In the last few years, several astronomical discoveries have permeated major news cycles and garnered considerable attention. There was Tabby’s Star, a distant star with a jumble of objects floating around it (that astronomers later determined was probably just dust.) There was TRAPPIST-1, a system of seven planets, with several orbiting in their star’s habitable zone. And there was ‘Oumuamua, the first known interstellar object that Milner instructed astronomers to check for signs of artificial technology. They didn’t detect any, but for a time, the thought of getting a positive result, however unlikely, was exhilarating.
Since its inception, SETI has suffered from a giggle factor. Today, after 25 years of discoveries and breakthroughs and progress, the suggestion that we might someday—and perhaps someday soon—stumble upon an alien civilization, even the remains of one, doesn’t seem quite so silly anymore.
Still, the perception of SETI as unscientific and frivolous, remains in some corners, particularly on Capitol Hill, where the subject is often held up as an example of misguided government spending. During a committee hearing for the proposed legislation in April, Eddie Bernice Johnson, a Democratic congresswoman from Texas, invoked the technosignatures measure as she criticized her Republican colleagues’ for wanting to cut earth- and climate-science funding.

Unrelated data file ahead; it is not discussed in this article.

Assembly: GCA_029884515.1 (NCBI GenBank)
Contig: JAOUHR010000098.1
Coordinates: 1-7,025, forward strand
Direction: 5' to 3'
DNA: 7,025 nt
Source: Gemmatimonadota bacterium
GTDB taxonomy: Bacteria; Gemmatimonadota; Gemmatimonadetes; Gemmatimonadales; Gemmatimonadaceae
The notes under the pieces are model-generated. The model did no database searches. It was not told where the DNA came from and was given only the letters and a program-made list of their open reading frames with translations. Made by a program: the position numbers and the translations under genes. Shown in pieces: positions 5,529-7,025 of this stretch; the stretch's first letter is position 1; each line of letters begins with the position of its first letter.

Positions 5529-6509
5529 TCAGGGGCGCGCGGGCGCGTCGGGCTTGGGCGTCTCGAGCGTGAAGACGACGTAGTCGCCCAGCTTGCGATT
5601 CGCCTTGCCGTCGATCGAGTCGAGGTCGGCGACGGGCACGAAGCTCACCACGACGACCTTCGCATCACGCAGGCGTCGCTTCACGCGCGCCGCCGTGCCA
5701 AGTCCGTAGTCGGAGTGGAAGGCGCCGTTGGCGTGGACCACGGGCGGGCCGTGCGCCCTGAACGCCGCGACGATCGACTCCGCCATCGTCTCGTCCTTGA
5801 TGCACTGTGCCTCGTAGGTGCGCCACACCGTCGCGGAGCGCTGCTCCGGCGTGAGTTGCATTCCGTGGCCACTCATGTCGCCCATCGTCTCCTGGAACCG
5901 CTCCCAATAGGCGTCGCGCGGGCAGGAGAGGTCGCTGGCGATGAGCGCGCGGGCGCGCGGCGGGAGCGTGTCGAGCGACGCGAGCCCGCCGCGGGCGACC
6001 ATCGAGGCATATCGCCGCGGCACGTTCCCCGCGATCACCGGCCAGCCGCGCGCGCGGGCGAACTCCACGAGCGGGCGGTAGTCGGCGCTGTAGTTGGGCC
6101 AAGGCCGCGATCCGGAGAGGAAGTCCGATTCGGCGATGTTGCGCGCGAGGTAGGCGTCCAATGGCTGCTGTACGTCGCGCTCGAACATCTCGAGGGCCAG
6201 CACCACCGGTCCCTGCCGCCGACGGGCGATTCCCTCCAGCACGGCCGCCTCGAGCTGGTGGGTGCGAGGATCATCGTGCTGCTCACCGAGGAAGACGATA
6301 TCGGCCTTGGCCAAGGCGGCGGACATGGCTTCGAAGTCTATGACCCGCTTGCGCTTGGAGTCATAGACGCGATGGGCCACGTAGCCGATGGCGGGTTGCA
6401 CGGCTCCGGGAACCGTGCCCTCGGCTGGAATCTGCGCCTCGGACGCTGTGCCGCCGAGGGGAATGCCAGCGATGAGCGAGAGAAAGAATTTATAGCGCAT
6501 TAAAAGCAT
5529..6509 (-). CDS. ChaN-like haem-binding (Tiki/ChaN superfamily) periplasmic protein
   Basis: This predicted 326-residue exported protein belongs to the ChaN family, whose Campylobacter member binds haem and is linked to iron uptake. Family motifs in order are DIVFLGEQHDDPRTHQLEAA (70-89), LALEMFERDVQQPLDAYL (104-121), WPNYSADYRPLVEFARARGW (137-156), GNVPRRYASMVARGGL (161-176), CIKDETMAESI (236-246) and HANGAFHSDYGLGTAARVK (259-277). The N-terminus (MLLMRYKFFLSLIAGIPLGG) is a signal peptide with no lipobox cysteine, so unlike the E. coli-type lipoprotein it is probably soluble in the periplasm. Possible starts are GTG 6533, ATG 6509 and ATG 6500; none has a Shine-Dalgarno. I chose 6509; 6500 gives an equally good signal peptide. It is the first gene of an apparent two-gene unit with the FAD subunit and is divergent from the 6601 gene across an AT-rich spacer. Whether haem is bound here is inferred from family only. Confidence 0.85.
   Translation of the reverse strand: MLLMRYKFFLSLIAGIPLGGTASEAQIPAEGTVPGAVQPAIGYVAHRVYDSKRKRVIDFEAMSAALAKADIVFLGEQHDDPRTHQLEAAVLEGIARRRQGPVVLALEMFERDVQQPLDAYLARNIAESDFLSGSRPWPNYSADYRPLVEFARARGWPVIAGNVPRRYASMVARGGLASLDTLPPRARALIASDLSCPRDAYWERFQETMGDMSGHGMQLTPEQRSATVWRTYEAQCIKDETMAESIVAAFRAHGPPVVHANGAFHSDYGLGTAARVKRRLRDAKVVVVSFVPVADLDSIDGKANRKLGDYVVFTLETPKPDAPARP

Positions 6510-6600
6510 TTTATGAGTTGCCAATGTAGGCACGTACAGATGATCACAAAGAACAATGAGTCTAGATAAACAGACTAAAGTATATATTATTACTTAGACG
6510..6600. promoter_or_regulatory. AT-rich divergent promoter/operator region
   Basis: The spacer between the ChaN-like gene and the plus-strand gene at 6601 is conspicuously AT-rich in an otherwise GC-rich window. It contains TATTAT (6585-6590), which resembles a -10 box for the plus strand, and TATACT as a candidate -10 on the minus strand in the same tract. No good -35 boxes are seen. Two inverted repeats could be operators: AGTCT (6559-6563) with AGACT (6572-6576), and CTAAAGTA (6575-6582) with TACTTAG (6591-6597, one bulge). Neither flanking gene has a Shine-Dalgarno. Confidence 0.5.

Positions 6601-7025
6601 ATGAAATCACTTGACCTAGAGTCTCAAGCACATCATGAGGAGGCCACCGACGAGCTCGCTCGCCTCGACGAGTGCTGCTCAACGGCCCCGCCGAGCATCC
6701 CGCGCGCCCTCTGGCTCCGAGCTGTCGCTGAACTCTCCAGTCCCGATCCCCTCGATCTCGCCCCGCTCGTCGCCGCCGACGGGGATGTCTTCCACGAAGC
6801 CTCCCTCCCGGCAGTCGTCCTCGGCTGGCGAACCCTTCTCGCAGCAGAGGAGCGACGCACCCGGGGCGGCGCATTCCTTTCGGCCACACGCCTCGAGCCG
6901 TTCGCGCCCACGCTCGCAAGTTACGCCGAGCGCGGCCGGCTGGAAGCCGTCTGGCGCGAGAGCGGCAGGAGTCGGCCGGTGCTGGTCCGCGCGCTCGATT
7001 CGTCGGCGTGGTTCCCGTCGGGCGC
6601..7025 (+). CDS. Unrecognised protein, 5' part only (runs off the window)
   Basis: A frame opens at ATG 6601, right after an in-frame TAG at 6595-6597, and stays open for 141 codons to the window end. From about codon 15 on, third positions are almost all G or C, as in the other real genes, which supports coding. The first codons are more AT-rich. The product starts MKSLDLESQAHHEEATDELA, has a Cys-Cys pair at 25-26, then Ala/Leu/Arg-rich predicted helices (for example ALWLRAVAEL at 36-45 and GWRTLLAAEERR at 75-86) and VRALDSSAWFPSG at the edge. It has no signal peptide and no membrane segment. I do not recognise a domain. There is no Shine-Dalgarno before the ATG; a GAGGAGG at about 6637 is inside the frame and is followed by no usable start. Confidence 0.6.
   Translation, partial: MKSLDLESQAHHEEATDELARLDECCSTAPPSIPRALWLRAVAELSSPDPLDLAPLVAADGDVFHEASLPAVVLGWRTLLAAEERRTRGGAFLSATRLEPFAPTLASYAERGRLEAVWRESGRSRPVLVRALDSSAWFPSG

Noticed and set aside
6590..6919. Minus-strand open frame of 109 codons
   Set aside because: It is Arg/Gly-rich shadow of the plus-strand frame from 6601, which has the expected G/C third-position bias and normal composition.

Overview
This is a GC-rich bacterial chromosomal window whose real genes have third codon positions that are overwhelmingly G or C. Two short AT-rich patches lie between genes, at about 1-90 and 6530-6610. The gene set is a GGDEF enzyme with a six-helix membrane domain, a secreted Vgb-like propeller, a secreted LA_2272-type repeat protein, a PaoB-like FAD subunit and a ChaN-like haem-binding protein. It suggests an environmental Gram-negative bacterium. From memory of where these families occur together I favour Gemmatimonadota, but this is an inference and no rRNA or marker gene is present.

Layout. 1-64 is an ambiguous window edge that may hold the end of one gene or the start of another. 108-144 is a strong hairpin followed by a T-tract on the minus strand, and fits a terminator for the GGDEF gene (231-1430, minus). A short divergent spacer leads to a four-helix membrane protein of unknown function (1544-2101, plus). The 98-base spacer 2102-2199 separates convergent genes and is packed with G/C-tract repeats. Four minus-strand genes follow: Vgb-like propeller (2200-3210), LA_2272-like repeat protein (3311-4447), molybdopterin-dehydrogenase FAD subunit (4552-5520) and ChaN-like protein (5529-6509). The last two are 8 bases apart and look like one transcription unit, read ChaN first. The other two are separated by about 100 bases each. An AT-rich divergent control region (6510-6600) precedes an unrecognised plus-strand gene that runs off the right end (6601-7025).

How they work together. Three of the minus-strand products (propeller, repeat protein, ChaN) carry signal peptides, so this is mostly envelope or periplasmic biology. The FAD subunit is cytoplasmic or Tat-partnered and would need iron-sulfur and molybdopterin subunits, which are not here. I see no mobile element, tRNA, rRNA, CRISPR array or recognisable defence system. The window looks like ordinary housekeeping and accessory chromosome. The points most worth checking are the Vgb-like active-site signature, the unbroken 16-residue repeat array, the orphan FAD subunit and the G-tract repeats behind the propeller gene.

“Where does all this money go? The majority diverts it to searching for space aliens and to the president’s unexamined initiative to build an orbiting moon base, among other things,” Johnson said. “I wish I were joking.”
For SETI researchers, it was déjà vu. “Space aliens” is not so different from “little green men.”
As recently as January of this year, Tarter suggested a rebranding for SETI. “SETI is not the search for extraterrestrial intelligence. We can’t define intelligence, and we sure as hell don’t know how to detect it remotely,” she said. SETI “is searching for evidence of someone else’s technology. We use technology as a proxy for intelligence.” Call it SETT instead, she said.